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Case: 17-11490 Document: 00514999266 Page: 1 Date Filed: 06/17/2019 IN THE UNITED STATES COURT OF APPEALS FOR THE FIFTH CIRCUIT United States Court of Appeals Fifth Circuit No. 17-11490 FILED June 17, 2019 UNITED STATES OF AMERICA, Lyle W. Cayce Clerk Plaintiff - Appellee v. IGNACIO ARELLANO-BANUELOS, Defendant - Appellant Appeal from the United States District Court for the Northern District of Texas Before ELROD, HIGGINSON, and ENGELHARDT, Circuit Judges. STEPHEN A. HIGGINSON, Circuit Judge: Ignacio Arellano-Banuelos was convicted by a jury of illegal reentry. On appeal, he argues that his confession was admitted in violation of Miranda v. Arizona, 384 U.S. 436 (1966), he was denied the opportunity to present a statute of limitations defense, the district court erred in striking a prospective juror for cause, and the admission of a certificate of non-existence of record violated his rights under the Confrontation Clause. In an earlier opinion, we remanded this case to the district court for additional findings as to whether Arellano-Banuelos was “in custody” for purposes of Miranda. See United States v. Arellano-Banuelos, 912 F.3d 862 (5th Cir. 2019). Our prior opinion recounts the pertinent factual background. Case: 17-11490 Document: 00514999266 Page: 2 Date Filed: 06/17/2019 No. 17-11490 See id. at 864–65. After considering the district court’s findings and the parties’ supplemental briefs, we now affirm. I. A. Under Miranda, an individual subjected to “in-custody interrogation” must first “be warned that he has a right to remain silent, that any statement he does make may be used as evidence against him, and that he has a right to the presence of an attorney, either retained or appointed.” 384 U.S. at 444–45. These safeguards are required “[b]ecause custodial police interrogation, by its very nature, isolates and pressures the individual,” and “heightens the risk that an individual will not be accorded his privilege under the Fifth Amendment not to be compelled to incriminate himself.” Dickerson v. United States, 530 U.S. 428, 435 (2000) (cleaned up). Arellano-Banuelos’s Miranda claim arises out of an August 2015 interview with Norberto Cruz, a U.S. Immigration and Customs Enforcement (ICE) agent. At the time of the interview, Arellano-Banuelos was serving a sentence of 15 months’ imprisonment on unrelated state offenses. Cruz and two other ICE agents traveled to the state prison to interview 23 inmates, including Arellano-Banuelos. The inmates were escorted to the office in groups of five. A prison guard stood at the door of the office, which remained open. Cruz and another ICE agent conducted simultaneous interviews at separate tables, and a third agent photographed and fingerprinted the inmates after the conclusion of their interviews. These interviews ordinarily lasted between ten and thirty minutes, although the parties agree that Arellano-Banuelos’s interview took about ten to fifteen minutes. Cruz interviewed Arellano-Banuelos about his immigration status and past deportation without providing complete Miranda warnings. Over the course of this interview, Arellano-Banuelos acknowledged his alienage, his 2 Case: 17-11490 Document: 00514999266 Page: 3 Date Filed: 06/17/2019 No. 17-11490 prior removal, and his lack of permission from the Attorney General to reenter the United States. Arellano-Banuelos was later charged with illegal reentry, and he moved to suppress his admissions to Cruz. The district court denied the motion after finding that the August 2015 interview “was not a custodial interrogation for Miranda purposes.” In a prior opinion, we held that this interview was an “interrogation” under Miranda because Cruz should have known that his questioning was “reasonably likely to elicit an incriminating response from the suspect.” Arellano-Banuelos, 912 F.3d at 866 (quoting Rhode Island v. Innis, 446 U.S. 291, 301 (1980)). We remanded to the district court for additional findings on the issue of Arellano-Banuelos’s custodial status. Id. at 869. After hearing further testimony and argument, the district court concluded that ArellanoBanuelos was not in custody under Miranda during the August 2015 interview. We review the district court’s “factual findings for clear error and the ultimate constitutionality of law enforcement action de novo.” United States v. Robinson, 741 F.3d 588, 594 (5th Cir. 2014). “The clearly erroneous standard is particularly deferential where denial of the suppression motion is based on live oral testimony because the judge had the opportunity to observe the demeanor of the witnesses.” United States v. Ortiz, 781 F.3d 221, 226 (5th Cir. 2015) (cleaned up). Further, we consider “the evidence in the light most favorable to the prevailing party, which in this case is the government.” United States v. Wright, 777 F.3d 769, 773 (5th Cir. 2015) (quoting United States v. Santiago, 410 F.3d 193, 197 (5th Cir. 2005)). B. Custody for purposes of Miranda “is a term of art that specifies circumstances that are thought generally to present a serious danger of coercion.” Howes v. Fields, 565 U.S. 499, 508–09 (2012). This inquiry “is an objective one—the subjective intent of the questioners and the subjective fear 3 Case: 17-11490 Document: 00514999266 Page: 4 Date Filed: 06/17/2019 No. 17-11490 of the questioned person are irrelevant.” United States v. Melancon, 662 F.3d 708, 711 (5th Cir. 2011). We first consider whether “‘there is a ‘formal arrest or restraint on freedom of movement’ of the degree associated with a formal arrest.” Maryland v. Shatzer, 559 U.S. 98, 112 (2010) (quoting New York v. Quarles, 467 U.S. 649, 655 (1984)). The Supreme Court has observed that “[t]his test, no doubt, is satisfied by all forms of incarceration.” Id. Yet, “the freedom-of-movement test identifies only a necessary and not a sufficient condition for Miranda custody.” Id. Courts also consider “the additional question [of] whether the relevant environment presents the same inherently coercive pressures as the type of station house questioning at issue in Miranda.” Fields, 565 U.S. at 509. Although Arellano-Banuelos was incarcerated at the time of the August 2015 interview, the Supreme Court has instructed that “imprisonment alone is not enough to create a custodial situation within the meaning of Miranda.” Id. at 511. The Supreme Court drew this conclusion in part because of the differences in circumstances between a prisoner serving a lawful sentence and a suspect who “is arrested in his home or on the street and whisked to a police station for questioning.” Id. “[T]he ordinary restrictions of prison life, while no doubt unpleasant, are expected and familiar and thus do not involve the same ‘inherently compelling pressures’ that are often present when a suspect is yanked from familiar surroundings in the outside world and subjected to interrogation in a police station.” Id. (quoting Shatzer, 559 U.S. at 103). Moreover, “[s]entenced prisoners, in contrast to the Miranda paradigm, are not isolated with their accusers,” and their imprisonment “is relatively disconnected from their prior unwillingness to cooperate in an investigation.” Shatzer, 559 U.S. at 113. Of course, prisoners sometimes are in custody for Miranda purposes. “An inmate who is removed from the general prison population for questioning and 4 Case: 17-11490 Document: 00514999266 Page: 5 Date Filed: 06/17/2019 No. 17-11490 is thereafter subjected to treatment in connection with the interrogation that renders him ‘in custody’ for practical purposes will be entitled to the full panoply of protections prescribed by Miranda.” Fields, 565 U.S. at 514 (cleaned up); see also Melancon, 662 F.3d at 711 (explaining that a “prison inmate is not automatically always ‘in custody’ within the meaning of Miranda, although the prison setting may increase the likelihood that an inmate is in ‘custody’ for Miranda purposes”) (cleaned up). The custody determination must “focus on all of the features of the interrogation,” including “the language that is used in summoning the prisoner to the interview and the manner in which the interrogation is conducted.” Fields, 565 U.S. at 514. In Fields, the Supreme Court held that a prisoner was not in custody under Miranda when he was interviewed by two sheriff’s deputies regarding allegations of sexual abuse of a child. Id. at 502–03, 514. The Court acknowledged several factors that could support a finding of custody, including that Fields “was not advised that he was free to decline to speak with the deputies,” the “interview lasted for between five and seven hours,” the deputies were armed, and one of the deputies “used a very sharp tone” and once used profanity. Id. at 515. Other offsetting circumstances, however, led the Court to determine that Fields was not in custody. Id. “Most important, [Fields] was told at the outset of the interrogation, and was reminded again thereafter, that he could leave and go back to his cell whenever he wanted.” Id. Additionally, Fields “was not physically restrained or threatened,” he “was interviewed in a well-lit, average-sized conference room,” “the door to the conference room was sometimes left open,” and he “was offered food and water.” Id. The Court concluded that “these objective facts are consistent with an interrogation environment in which a reasonable person would have felt free to terminate the interview and leave.” Id. (quoting Yarborough v. Alvarado, 541 U.S. 652, 664–65 (2004)). 5 Case: 17-11490 Document: 00514999266 Page: 6 Date Filed: 06/17/2019 No. 17-11490 C. In critical respects, Arellano-Banuelos’s August 2015 ICE interview had fewer hallmarks of Miranda custody than the interview at issue in Fields. 1 The interview was much shorter—lasting ten to fifteen minutes rather than five to seven hours. See id. at 515. Multiple people were present in the interview room, including another prisoner, and Arellano-Banuelos was not isolated with Cruz. Cf. Miranda, 384 U.S. at 476 (emphasizing the “compelling influence” of “lengthy interrogation or incommunicado incarceration”). The ICE agents were not armed, and the prison guard did not have a firearm. Cf. Fields, 565 U.S. at 515. Although Cruz stated that he knew Arellano-Banuelos had been previously removed, he did not raise his voice during the interview, use a sharp tone of voice, or use profanity. Cf. id. at 503, 515. Other circumstances are similar to the facts presented in Fields. Arellano-Banuelos was not restrained during the interview, but he was escorted to the interview by a prison guard and required to pass through locked doors. See id. at 502–03; see also id. at 513 (noting that a prisoner may be “taken, under close guard, to the room where the interview is to be held” but “such procedures are an ordinary and familiar attribute of life behind bars”). Arellano-Banuelos was not told in advance that he could decline the interview, and the district court found that a reasonable person in his position would have believed he was required to attend the interview. See id. at 515 (noting that Fields “did not invite the interview or consent to it in advance, and he was not advised that he was free to decline to speak with the deputies”). Arellano-Banuelos points to several factors that he asserts distinguishes his situation from the interrogation at issue in Fields. First, and most We base our analysis on the district court’s factual findings as to what occurred during the interview. Neither party argues that those findings are clearly erroneous, and we perceive no clear error. 1 6 Case: 17-11490 Document: 00514999266 Page: 7 Date Filed: 06/17/2019 No. 17-11490 significantly, he emphasizes that he was never explicitly told he was free to leave the interview room. In Fields, by contrast, the Supreme Court underscored that the “[m]ost important” factor in its custody determination was that the prisoner “was told that he was free to end the questioning and to return to his cell.” Id. at 515–17. This type of straightforward advisement would certainly have strengthened the government’s case. See Wright, 777 F.3d at 776 (holding that a suspect was not in custody under Miranda in part because of the “crucial” fact that he was repeatedly told “that he was ‘free to leave’ and that he ‘wasn’t under arrest’”); see also Ortiz, 781 F.3d at 231 (explaining that statements that a suspect “was not under arrest . . . would suggest to a reasonable person that he was free to leave, but they are less clear than the statements in Wright, which answered the question directly”). Yet the absence of an explicit statement that an interviewee is free to leave does not compel a finding of Miranda custody. Other statements and circumstances may similarly suggest to a reasonable person that he can choose to end the questioning and leave. See Ortiz, 781 F.3d at 231–33. Here, Cruz told Arellano-Banuelos that his statement had to be voluntary and that the interview would terminate if he chose not to speak with Cruz. Cruz also reviewed a form with Arellano-Banuelos advising him that his “statement must be freely and voluntarily given” and that any statement “may be used against [him] in any administrative or criminal proceeding.” 2 ArellanoBanuelos contends that such warnings are inadequate because Miranda’s protections apply even absent proof that a statement was in fact involuntary. Although Arellano-Banuelos presented a different account of Cruz’s statements at the suppression hearing, he does not dispute on appeal the district court’s findings as to what was said during the interview. We note that the district court made no adverse credibility determinations, and we therefore do not rely on the government’s suggestion that we should disbelieve Arellano-Banuelos’s testimony because he has in the past received disciplinary infractions. 2 7 Case: 17-11490 Document: 00514999266 Page: 8 Date Filed: 06/17/2019 No. 17-11490 We agree that telling an interviewee that his statement must be voluntary is insufficient, alone, to satisfy the concerns underlying Miranda. See, e.g., Dickerson, 530 U.S. at 442 (holding that a multi-factor test focused on “determining the voluntariness of a suspect’s confession” is not an “adequate substitute for the warnings required by Miranda”). Such advisories are nonetheless relevant factors in assessing the interview environment. Moreover, Cruz did more than advise Arellano-Banuelos that his statement must be voluntary and that any statements he made could be used against him. Cruz testified that he tells inmates that they do not have to speak with him and that, if they do not want to talk to him, the interview will end. The district court found that Cruz explained this to Arellano-Banuelos. Given the circumstances of the August 2015 ICE visit, with multiple inmates being interviewed and processed on a tight time frame, the clear implication of ending the interview is that Arellano-Banuelos could then leave and return to his ordinary life in the prison. 3 A reasonable inmate would not expect to be required to stay in the office after the termination of the interview. Indeed, two other inmates did refuse to answer Cruz’s questions on the day of ArellanoBanuelos’s interview, and their interviews terminated. In this context, we believe that the objective circumstances of the interview were “consistent with an interrogation environment in which a reasonable person would have felt free to terminate the interview and leave.” Fields, 565 U.S. at 515 (quotation omitted). Arellano-Banuelos highlights other aspects of the interview that he contends created an unacceptable risk of coercion. He notes that he was placed in a holding cell prior to the interview, he was required to stand in the hallway We emphasize that officer statements must be interpreted in context. In a different interrogation environment, the statement that someone is free to terminate an interview may not signify that he is free to leave. 3 8 Case: 17-11490 Document: 00514999266 Page: 9 Date Filed: 06/17/2019 No. 17-11490 before the interview without leaning on anything, and he was not given a chance to use the restroom. Arellano-Banuelos also emphasizes, and the district court found, that the administrative building where the interviews were held experienced electrical problems that caused the lights to flicker and interfered with the air conditioning system. Cruz testified that the office was very hot and he wanted to get through the interviews as quickly as possible. These facts indicate that the interview process was uncomfortable, and provide some support for Arellano-Banuelos’s custody argument. Cf. id. at 515 (noting that Fields “was ‘not uncomfortable’” in the interview room). Critically, however, these conditions were not tied to Arellano-Banuelos’s cooperation with Cruz. As discussed above, a reasonable inmate in Arellano-Banuelos’s position would have believed he could terminate the interview and leave the office. This exit option substantially reduces the coercive pressures of an unpleasant interview environment. Finally, Arellano-Banuelos contends that his situation is different from that of Fields because Cruz had “the authority to affect the duration of his sentence.” See id. at 512. Specifically, Arellano-Banuelos was told that if he cooperated, this would reduce the amount of time he might spend in ICE detention before his removal from the United States. This offer may have given Arellano-Banuelos some “reason to think that the listeners ha[d] official power over him.” Id. at 512 (quoting Illinois v. Perkins, 496 U.S. 292, 297 (1990)). There is no suggestion in the record, however, that Cruz had any authority to influence the length of Arellano-Banuelos’s state prison sentence. Unlike a suspect who “may be pressured to speak by the hope that, after doing so, he will be allowed to leave and go home,” the only benefit that Cruz could offer was a speedier deportation once Arellano-Banuelos completed his state sentence. Id. at 511. In light of other factors pointing to an absence of custody, 9 Case: 17-11490 Document: 00514999266 Page: 10 Date Filed: 06/17/2019 No. 17-11490 such an offer does not create the “inherently coercive” interview environment contemplated by Miranda. Id. at 509. Considering all the circumstances of the August 2015 interview, and viewing the evidence in the light most favorable to the government, we hold that Arellano-Banuelos was not in custody for purposes of Miranda. We therefore affirm the district court’s denial of the motion to suppress. II. Arellano-Banuelos next contends that the district court erroneously prevented him from presenting a statute of limitations defense to the jury. The statute of limitations for illegal reentry is five years. 18 U.S.C. § 3282(a). The limitations period “begins to run at the time the alien is ‘found,’ barring circumstances that suggest that the INS should have known of his presence earlier.” United States v. Santana-Castellano, 74 F.3d 593, 597 (5th Cir. 1996). Arellano-Banuelos was indicted in May 2016. Thus, the relevant question is whether Arellano-Banuelos was “found” in the United States before May 2011. For an alien to be “found” in the United States, the “alien’s physical presence must be discovered and noted by immigration authorities and the illegality of the alien’s presence must be reasonably attributable to immigration authorities through the exercise of typical law enforcement diligence.” United States v. Compian-Torres, 712 F.3d 203, 207 (5th Cir. 2013); see also Santana-Castellano, 74 F.3d at 597 (explaining that immigration authorities should know of an alien’s presence if, for example, “he reentered the United States through an official border checkpoint in the good faith belief that his entry was legal”). Arellano-Banuelos sought to present a statute of limitations defense through evidence that he filed income tax returns and that he put his name on his son’s birth certificate. 10 Case: 17-11490 Document: 00514999266 Page: 11 Date Filed: 06/17/2019 No. 17-11490 The district court’s decision to admit or exclude evidence is reviewed for abuse of discretion. 4 See United States v. Walker, 410 F.3d 754, 757 (5th Cir. 2005). Here, the district court properly excluded Arellano-Banuelos’s proposed evidence as legally irrelevant. We held in Compian-Torres that knowledge of an alien’s presence by other government officials, including state or federal authorities, is not imputed to immigration authorities. See 712 F.3d at 207–08. Arellano-Banuelos attempts to distinguish Compian-Torres as a case about the sufficiency of the evidence rather than the exclusion of evidence. But the court in Compian-Torres characterized the issue presented as “a pure question of law,” and proceeded to resolve the legal question of what it means for an immigrant to be “found” in the United States. Id. at 207. Under this caselaw, the district court correctly concluded that Arellano-Banuelos’s tax returns and his son’s birth certificate are not probative of when he was found in the United States by immigration authorities. For the same reasons, the district court did not abuse its discretion in refusing to instruct the jury on a statute of limitations defense. See United States v. Dailey, 868 F.3d 322, 327 (5th Cir. 2017) (noting the district court’s “substantial latitude in formulating jury instructions”). There was no evidence in the trial record that immigration authorities had actual or constructive knowledge of Arellano-Banuelos’s presence in the United States before May 2011. See United States v. Branch, 91 F.3d 699, 712 (5th Cir. 1996) (explaining that the district court may “refuse to give a requested instructor that lacks sufficient foundation in the evidence”). We perceive no error in the district court’s rulings on the statute of limitations. The government asserts that Arellano-Banuelos may have forfeited his challenge to the district court’s exclusion of evidence because he did not attempt to introduce the evidence at trial. Because we find no error in the district court’s ruling under any standard of review, we need not address the forfeiture issue. 4 11 Case: 17-11490 Document: 00514999266 Page: 12 Date Filed: 06/17/2019 No. 17-11490 III. Arellano-Banuelos’s challenge to jury selection is similarly unavailing. The district court struck a prospective juror for cause after the juror stated that he would have difficulty being fair and impartial because he believed that the immigration laws were too harsh. “We review the district court’s ruling as to juror impartiality only for manifest abuse of discretion.” United States v. Munoz, 15 F.3d 395, 397 (5th Cir. 1994). Moreover, “[i]n noncapital cases, removal of a venire member generally is not grounds for reversal unless ‘the jurors who actually sat were not impartial within the meaning of the Sixth Amendment.’” United States v. Parker, 133 F.3d 322, 327 (5th Cir. 1998) (quoting United States v. Gonzalez-Balderas, 11 F.3d 1218, 1222 (5th Cir. 1994)). Arellano-Banuelos has not shown that the district court manifestly abused its discretion in striking the prospective juror, nor has he offered any basis to question the impartiality of the jury empaneled in his case. IV. For the first time on appeal, Arellano-Banuelos argues that the admission of a certificate of non-existence of record (CNR) violated his rights under the Confrontation Clause. The CNR certified that there is no record that Arellano-Banuelos received permission to return to the United States following his prior deportation. Because Arellano-Banuelos did not object to the admission of the CNR, our review is for plain error. See United States v. Martinez-Rios, 595 F.3d 581, 584 (5th Cir. 2010). We will find plain error only if, among other factors, the district court made a “clear or obvious” error. Rosales-Mireles v. United States, 138 S. Ct. 1897, 1904 (2018). The Confrontation Clause of the Sixth Amendment guarantees a criminal defendant the right to cross-examine witnesses who provide testimonial statements, unless the declarant is unavailable and the defendant had a prior opportunity for cross-examination. See Crawford v. Washington, 12 Case: 17-11490 Document: 00514999266 Page: 13 Date Filed: 06/17/2019 No. 17-11490 541 U.S. 36, 68 (2004). We have held that a CNR qualifies as a testimonial statement. See Martinez-Rios, 595 F.3d at 586. Arellano-Banuelos therefore had the right “to be confronted with the analyst who made the certification.” Bullcoming v. New Mexico, 564 U.S. 647, 652 (2011); see also Martinez-Rios, 595 F.3d at 586 (finding constitutional error because the person who “prepared the CNR” did not testify at trial). Priscilla Dobbins, an officer with U.S. Citizenship and Immigration Services (USCIS), authored and signed the CNR in this case. She certified that she had the authority “to ascertain whether there are particular documents in” an alien’s file. She further attested that USCIS systems were searched to ensure that no application for permission to reenter the United States after removal existed in Arellano-Banuelos’s file. Dobbins testified at trial and Arellano-Banuelos had the chance to cross-examine her, but he chose not to do so. Arellano-Banuelos argues that the admission of the CNR nonetheless violated his rights under the Confrontation Clause because Dobbins did not personally check all the systems that led to the certification. Instead, a staff member ran the initial checks and created printouts. Arellano-Banuelos does not offer legal authority for the proposition that every individual involved in the preparation of a document such as a CNR must testify at trial. Cf. Melendez-Diaz v. Massachusetts, 557 U.S. 305, 311 n.1 (2009) (explaining that “it is not the case, that anyone whose testimony may be relevant in establishing the chain of custody, authenticity of the sample, or accuracy of the testing device, must appear in person as part of the prosecution’s case”). Because Arellano-Banuelos had an opportunity to crossexamine the individual who prepared and signed the CNR, he cannot show a “clear or obvious” Confrontation Clause error. V. The judgment of the district court is AFFIRMED. 13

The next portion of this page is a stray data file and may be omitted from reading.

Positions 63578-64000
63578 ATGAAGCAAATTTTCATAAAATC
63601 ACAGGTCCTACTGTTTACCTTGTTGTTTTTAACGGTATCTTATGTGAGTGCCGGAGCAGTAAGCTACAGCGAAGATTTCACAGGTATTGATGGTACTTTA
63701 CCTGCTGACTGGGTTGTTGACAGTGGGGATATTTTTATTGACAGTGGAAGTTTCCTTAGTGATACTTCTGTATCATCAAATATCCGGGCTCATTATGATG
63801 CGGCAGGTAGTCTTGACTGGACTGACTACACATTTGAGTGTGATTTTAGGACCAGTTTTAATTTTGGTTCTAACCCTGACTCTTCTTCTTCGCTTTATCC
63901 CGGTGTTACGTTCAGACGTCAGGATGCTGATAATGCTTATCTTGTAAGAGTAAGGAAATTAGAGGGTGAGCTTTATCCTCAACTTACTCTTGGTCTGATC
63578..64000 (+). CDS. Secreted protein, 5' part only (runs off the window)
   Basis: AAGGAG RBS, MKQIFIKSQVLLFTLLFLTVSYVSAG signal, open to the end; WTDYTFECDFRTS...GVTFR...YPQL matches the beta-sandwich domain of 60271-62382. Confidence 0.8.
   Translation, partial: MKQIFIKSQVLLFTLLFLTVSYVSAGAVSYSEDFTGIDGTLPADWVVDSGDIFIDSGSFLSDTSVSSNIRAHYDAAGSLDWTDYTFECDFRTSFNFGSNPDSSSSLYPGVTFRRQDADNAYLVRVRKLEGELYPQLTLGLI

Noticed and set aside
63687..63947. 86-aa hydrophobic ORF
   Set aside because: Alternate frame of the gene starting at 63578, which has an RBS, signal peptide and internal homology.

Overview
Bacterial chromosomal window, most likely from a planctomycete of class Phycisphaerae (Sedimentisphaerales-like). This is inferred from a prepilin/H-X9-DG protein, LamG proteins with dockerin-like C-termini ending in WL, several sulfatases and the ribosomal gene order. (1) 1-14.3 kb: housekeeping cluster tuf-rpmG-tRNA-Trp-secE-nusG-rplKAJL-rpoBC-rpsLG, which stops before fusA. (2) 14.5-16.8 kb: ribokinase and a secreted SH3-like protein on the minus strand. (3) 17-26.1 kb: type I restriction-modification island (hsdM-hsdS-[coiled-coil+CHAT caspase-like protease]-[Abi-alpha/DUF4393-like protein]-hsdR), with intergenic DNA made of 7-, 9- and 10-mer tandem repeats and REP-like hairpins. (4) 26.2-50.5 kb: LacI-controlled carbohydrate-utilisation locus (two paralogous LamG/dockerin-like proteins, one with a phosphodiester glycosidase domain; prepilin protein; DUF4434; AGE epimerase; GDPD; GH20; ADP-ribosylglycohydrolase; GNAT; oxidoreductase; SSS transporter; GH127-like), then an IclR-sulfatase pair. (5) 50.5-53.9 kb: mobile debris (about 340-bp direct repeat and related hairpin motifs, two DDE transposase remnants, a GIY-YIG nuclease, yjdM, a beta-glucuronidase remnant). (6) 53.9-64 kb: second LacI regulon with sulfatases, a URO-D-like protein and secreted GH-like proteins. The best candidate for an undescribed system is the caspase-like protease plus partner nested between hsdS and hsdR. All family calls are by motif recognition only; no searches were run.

Primary Holding

The Fifth Circuit affirmed the district court's denial of defendant's motion to suppress and held that defendant was not in custody for purposes of Miranda.